II.

APPELLANT HAS DEMONSTRATED SHE WILL LIKELY PREVAIL ON THE MERITS IN HER CLAIM OF WHISTLEBLOWER REPRISAL

A. STAN KOUTSTAAL HAD ACTUAL KNOWLEDGE OF APPELLANT’S WHISTLEBLOWER STATUS In addition to the substantial change in duties mandated by the May 16 letter, appellant has further shown that Stan Koutstaal, the author of the May 16, 2008 letter, had actual knowledge of appellant‟s whistleblower status. On or about July 14, 2008 appellant submitted copies of four letters from appellants‟ counsel to the Agency to the Board in support of her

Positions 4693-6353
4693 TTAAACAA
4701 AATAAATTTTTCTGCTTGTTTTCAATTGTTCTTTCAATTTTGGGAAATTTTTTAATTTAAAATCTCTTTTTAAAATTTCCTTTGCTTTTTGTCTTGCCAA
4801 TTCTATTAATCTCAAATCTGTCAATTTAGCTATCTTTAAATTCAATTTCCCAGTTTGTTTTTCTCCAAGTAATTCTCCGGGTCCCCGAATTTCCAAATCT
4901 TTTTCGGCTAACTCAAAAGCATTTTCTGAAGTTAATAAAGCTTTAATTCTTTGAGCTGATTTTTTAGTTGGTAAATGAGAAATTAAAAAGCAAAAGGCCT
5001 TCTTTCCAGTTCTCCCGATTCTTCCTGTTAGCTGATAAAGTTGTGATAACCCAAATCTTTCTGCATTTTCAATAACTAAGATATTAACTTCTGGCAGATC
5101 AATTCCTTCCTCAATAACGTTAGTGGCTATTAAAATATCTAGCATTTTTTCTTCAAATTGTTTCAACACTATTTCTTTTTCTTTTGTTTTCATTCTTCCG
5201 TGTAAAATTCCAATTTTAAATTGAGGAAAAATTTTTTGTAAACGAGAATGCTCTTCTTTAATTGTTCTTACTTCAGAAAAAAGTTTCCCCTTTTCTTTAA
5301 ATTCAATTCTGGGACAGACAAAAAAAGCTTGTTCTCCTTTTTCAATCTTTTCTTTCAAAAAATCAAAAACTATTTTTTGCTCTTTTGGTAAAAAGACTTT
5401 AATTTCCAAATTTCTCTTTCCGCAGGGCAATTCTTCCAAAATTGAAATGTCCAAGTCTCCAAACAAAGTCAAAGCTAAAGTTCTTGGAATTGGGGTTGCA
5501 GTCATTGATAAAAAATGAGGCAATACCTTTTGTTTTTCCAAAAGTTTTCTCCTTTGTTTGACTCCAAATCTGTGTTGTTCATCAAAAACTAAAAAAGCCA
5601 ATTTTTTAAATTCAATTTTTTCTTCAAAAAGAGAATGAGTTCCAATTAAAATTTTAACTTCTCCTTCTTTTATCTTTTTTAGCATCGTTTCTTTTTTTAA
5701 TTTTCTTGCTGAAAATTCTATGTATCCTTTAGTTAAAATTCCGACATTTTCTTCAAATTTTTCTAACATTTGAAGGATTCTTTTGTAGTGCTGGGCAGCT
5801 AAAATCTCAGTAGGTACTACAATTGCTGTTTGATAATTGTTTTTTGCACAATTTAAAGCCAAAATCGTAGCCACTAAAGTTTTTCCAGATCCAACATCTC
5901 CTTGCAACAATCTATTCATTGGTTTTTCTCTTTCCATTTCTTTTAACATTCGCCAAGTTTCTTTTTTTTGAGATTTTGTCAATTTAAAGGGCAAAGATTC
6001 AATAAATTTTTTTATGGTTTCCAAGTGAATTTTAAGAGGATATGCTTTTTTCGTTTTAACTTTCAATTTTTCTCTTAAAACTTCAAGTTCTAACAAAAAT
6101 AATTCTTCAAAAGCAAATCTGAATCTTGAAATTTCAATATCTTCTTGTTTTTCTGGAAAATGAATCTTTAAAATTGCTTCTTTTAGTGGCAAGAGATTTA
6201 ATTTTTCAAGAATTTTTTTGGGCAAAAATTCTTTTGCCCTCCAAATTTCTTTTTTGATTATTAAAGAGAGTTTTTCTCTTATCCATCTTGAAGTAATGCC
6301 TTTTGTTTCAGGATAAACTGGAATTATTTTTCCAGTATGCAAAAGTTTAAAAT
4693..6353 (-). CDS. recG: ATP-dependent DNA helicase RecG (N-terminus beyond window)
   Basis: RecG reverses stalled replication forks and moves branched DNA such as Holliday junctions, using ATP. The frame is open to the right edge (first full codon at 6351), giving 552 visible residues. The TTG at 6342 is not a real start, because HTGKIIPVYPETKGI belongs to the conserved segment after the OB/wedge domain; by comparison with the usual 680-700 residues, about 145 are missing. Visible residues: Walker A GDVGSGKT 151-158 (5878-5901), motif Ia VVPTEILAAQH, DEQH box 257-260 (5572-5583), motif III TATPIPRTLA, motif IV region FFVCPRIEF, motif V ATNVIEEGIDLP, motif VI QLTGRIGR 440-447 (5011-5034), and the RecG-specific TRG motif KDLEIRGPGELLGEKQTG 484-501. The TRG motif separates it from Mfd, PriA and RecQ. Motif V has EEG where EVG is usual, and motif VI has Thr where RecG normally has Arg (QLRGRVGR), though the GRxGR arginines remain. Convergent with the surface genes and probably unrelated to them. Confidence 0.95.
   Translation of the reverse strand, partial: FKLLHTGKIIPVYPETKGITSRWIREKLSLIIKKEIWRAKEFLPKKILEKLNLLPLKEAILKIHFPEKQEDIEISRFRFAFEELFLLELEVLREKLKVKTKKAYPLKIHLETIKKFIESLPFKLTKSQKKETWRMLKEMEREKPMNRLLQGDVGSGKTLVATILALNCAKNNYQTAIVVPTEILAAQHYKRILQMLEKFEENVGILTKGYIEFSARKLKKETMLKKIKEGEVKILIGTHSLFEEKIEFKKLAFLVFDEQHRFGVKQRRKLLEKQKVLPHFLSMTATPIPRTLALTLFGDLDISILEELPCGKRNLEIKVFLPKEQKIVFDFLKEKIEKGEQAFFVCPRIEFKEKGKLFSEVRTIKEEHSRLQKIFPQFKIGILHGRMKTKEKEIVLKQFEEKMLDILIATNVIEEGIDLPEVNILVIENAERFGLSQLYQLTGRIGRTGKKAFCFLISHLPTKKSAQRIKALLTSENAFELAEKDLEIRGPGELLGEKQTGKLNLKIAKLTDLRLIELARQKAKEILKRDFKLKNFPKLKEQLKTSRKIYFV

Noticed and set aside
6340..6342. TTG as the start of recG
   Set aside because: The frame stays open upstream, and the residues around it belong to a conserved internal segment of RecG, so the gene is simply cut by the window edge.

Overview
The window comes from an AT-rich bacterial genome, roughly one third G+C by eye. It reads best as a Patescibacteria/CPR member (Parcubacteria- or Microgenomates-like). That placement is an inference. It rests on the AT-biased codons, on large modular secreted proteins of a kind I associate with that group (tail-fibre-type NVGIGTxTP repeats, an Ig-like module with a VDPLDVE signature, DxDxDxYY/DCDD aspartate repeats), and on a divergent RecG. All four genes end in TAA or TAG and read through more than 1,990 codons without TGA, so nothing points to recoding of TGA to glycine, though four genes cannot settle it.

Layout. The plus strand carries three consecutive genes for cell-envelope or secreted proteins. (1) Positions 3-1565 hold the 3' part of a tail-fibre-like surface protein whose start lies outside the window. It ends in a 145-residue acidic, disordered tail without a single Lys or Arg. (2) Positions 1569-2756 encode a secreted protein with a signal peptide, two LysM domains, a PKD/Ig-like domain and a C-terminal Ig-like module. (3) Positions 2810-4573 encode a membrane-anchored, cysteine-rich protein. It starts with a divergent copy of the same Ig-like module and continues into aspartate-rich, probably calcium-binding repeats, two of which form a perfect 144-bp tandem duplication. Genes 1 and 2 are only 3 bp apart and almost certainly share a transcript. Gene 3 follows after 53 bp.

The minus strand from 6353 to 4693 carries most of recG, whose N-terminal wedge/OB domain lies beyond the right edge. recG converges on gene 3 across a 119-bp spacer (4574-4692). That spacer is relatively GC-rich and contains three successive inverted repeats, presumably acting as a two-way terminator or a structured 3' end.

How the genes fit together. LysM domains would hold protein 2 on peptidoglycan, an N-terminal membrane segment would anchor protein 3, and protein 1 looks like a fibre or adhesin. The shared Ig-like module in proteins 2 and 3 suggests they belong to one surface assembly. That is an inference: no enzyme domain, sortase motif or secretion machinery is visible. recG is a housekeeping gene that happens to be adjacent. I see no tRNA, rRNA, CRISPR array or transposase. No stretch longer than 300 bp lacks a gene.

motion for stay along with a copy of appellant‟s own email/letter to Stan Koutstaal dated January 23, 2008. Moreover, three of the letters from appellant‟s counsel were issued to the Agency prior to May 16, 2008 on the following dates: January 23, 2008, February 7, 2008 and April 28, 2008. Two of these letters were emailed directly to Stan Koutstaal (January 23, 2008, February 7, 2008). Region IX. The letters contain the following excerpts which are useful in assessing Stan Koutstaal‟s knowledge of appellant‟s whistleblower activities prior to his May 16, 2008 letter to appellant: 1) As your (sic.) aware, Ms. Brown Remple has filed several EEO complaints regarding your discriminatory treatment of her. Additionally, she has repeatedly invoked her rights under the Whistleblower Protection Act to no avail. (January 23, 2008 email to Mr. Koutstaal and Mr. Clair from counsel). (Exhibit B). 2) You are again taking disciplinary action against me in reprisal and retaliation for filing EEO Complaints and Whistleblowing activity. (January 23, 2008 email to Stan Koutstaal from Appellant). (Exhibit C). 3) You are once again on notice, that you and your agency are continuing your course of retaliation against Ms. Brown Remple in violation of federal law, including but not limited to the Federal Whistleblower Protection Act and the No Fear Act. (February 7, 2008 email to Stan Koutstaal. ) (Exhibit D). 4) I am writing to you on behalf of Ms. Brown Remple. She has retained me because she is being harassed in retaliation for whistleblowing. In a nutshell, she is an extremely wellqualified employee of the DHHS who has uncovered and reported fraud and nonperformance of grantees in the runaway youth shelter program. Her reward for doing so has been unrelenting harassment with the obvious goal of driving her out. (April 28, 2008 letter from Richard Rogers to Richard K. Waterman, Chief Counsel, DHHS, Region IX). (Exhibit E). The April 28, 2008 letter was sent to Richard K. Waterman, Chief Counsel, DHHS,